When a pet is affected by a neurological injury or disease, it can be difficult for all involved. The process of navigating the care and rehabilitation of a pet with neurological deficiencies is something our team can assist with at all levels. While the prognosis of each pet differs greatly, the care and rehabilitation are relatively straightforward.
The most central component of the rehabilitation of a pet that is neurologically compromised is that we introduce the idea of re-learning, then mastering a movement pattern sequentially. While it may be tempting to push forward with 100% intensity, the nervous system is slow to heal and incredibly sensitive to the effects of inflammation. For this reason we gradually train the body through transitional levels. These levels are similar to the pattern a human baby learns to walk with, namely being able to independently transition like rolling over. In the case of the dog we work through the following patterns:
- Lateral Recumbency (or laying down flat to one side)
- Sternal Recumbency (or down in a Sphinx position)
- Transition into Sit
- Transition into a Stand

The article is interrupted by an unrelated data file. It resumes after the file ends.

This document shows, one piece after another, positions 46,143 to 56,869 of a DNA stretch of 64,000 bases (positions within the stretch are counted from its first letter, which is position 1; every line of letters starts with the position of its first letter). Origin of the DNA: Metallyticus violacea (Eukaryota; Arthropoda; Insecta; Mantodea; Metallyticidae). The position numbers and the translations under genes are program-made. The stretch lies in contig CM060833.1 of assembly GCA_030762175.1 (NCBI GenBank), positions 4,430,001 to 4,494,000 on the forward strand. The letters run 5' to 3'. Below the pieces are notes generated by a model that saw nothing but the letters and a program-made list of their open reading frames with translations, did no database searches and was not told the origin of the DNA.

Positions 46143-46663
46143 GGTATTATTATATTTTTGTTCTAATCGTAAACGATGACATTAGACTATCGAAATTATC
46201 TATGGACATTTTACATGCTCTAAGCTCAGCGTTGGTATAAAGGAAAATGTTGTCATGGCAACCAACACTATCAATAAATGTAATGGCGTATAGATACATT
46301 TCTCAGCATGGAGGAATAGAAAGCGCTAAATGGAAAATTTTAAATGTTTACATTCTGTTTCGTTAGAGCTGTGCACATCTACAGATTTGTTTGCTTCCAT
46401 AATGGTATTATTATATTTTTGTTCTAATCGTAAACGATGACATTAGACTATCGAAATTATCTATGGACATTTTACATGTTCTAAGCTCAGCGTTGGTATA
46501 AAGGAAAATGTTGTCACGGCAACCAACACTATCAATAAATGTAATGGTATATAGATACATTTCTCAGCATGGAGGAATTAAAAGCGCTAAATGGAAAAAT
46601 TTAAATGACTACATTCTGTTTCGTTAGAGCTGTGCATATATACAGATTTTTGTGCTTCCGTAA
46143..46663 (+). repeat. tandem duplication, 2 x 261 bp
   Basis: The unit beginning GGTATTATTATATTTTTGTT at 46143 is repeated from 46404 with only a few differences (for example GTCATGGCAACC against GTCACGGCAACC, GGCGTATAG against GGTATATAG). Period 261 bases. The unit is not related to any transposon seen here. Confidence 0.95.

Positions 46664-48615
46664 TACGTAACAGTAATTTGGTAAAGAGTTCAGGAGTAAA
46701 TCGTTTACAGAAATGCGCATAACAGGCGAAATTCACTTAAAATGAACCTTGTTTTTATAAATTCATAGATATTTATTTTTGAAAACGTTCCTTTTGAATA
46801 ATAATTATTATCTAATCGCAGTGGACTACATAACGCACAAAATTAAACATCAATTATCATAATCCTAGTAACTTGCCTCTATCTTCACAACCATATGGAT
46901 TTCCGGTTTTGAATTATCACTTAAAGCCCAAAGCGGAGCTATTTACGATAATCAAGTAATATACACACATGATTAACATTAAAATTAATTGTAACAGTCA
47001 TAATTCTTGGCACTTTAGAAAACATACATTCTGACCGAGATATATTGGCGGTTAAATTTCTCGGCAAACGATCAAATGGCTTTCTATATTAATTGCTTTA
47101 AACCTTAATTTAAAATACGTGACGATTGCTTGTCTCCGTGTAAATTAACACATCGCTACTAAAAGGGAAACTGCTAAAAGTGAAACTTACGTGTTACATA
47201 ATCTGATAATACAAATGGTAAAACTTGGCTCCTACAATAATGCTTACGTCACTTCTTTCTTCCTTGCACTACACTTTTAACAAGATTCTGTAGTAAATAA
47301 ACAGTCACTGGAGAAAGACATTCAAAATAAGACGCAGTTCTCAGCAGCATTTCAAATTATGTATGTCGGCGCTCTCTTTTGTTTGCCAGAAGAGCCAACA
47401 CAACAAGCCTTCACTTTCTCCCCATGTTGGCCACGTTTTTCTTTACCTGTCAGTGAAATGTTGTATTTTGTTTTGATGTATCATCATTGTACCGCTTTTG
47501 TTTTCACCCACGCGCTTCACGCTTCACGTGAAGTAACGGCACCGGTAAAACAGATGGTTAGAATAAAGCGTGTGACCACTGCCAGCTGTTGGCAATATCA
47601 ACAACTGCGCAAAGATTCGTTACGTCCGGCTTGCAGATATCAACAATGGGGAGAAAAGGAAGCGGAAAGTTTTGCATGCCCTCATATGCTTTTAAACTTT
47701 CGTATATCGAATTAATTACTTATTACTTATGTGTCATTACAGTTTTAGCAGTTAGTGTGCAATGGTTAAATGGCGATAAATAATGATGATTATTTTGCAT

- Walk Independently
When we train the body in this order we are able to engage the nervous system in rebuilding the correct motor neuron recruitment, therefore the correct muscle engagement and subsequent movement pattern. The more “normal” we are able to train the body to be, then the less overt compensatory stress or abnormal mechanical stress will be placed on it.
Some helpful tips when working with your pet is to try and find an area of grass or foam flooring to practice walking or moving independently in a safe place. There is a term in therapy we used called “productive struggle” in where we encourage the patient to try to advance their movement ability alone, like a parent encouraging a child to walk towards them for the first time, braced to catch them when they fall. The same principles apply. As long as you move slowly through these patterns, and provide a safe surface to fall, then you will be helping them re-gain their natural movements and independence.
Many pets struggle with the depression and fear that comes along with a physical injury or disability. Remember to think outside the box and challenge them to learn or grow. Many pets find joy in their first wheelchair fitting when they run for the first time in years, or perhaps it’s even just a food puzzle game to help distract the mind when on crate rest. Many clients have impressed us over the years with their DIY solutions to recovery! Ask a team member for advice, or log into our “Client Library” for suggestions.
It is always important to speak with your neurologist if you are concerned about a sudden decline in abilities, or if you feel your pet is in pain. Our team is committed to rehabilitation and we will do all we can to further guide your home care.
Best of luck,
The Team at Water4Dogs
Lara Dellar, CCRA